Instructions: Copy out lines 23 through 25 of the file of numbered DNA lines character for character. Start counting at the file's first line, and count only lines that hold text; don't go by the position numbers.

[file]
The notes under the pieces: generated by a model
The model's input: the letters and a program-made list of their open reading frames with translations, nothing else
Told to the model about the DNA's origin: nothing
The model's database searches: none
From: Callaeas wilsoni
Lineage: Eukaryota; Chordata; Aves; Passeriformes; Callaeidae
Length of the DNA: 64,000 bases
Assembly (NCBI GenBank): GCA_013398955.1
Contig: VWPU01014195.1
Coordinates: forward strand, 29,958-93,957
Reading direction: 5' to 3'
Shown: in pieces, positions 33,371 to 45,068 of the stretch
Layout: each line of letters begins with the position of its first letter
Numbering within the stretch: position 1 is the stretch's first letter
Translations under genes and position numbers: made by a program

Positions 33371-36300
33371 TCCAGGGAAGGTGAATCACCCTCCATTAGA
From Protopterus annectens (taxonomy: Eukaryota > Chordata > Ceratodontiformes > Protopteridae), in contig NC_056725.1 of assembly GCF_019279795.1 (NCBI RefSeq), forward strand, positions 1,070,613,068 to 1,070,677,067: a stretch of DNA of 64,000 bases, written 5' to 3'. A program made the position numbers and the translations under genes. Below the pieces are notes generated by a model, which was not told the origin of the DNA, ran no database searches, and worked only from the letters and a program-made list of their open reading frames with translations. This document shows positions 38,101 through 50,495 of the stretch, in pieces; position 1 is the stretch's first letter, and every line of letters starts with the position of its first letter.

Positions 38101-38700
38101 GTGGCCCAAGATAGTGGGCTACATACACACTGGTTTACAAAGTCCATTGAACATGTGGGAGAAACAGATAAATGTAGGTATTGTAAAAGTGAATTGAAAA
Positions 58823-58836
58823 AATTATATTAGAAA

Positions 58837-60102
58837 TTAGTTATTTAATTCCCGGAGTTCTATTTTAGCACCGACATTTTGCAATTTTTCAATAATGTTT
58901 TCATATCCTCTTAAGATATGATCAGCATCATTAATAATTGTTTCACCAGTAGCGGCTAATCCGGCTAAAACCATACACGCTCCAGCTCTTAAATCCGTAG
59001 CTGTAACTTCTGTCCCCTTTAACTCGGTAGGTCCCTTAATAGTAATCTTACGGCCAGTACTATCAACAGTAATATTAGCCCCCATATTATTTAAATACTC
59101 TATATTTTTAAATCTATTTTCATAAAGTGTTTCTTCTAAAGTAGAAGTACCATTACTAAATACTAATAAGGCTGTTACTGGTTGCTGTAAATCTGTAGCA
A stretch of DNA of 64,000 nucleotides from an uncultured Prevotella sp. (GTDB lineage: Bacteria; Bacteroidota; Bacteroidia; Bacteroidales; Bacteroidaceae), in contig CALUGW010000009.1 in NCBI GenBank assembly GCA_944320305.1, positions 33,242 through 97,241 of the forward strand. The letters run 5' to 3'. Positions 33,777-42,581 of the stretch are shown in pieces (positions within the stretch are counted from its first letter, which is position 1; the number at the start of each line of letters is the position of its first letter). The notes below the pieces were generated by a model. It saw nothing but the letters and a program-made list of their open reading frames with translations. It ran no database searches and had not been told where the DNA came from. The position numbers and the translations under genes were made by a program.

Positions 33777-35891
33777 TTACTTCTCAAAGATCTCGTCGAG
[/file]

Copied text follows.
Positions 58837-60102
58837 TTAGTTATTTAATTCCCGGAGTTCTATTTTAGCACCGACATTTTGCAATTTTTCAATAATGTTT
58901 TCATATCCTCTTAAGATATGATCAGCATCATTAATAATTGTTTCACCAGTAGCGGCTAATCCGGCTAAAACCATACACGCTCCAGCTCTTAAATCCGTAG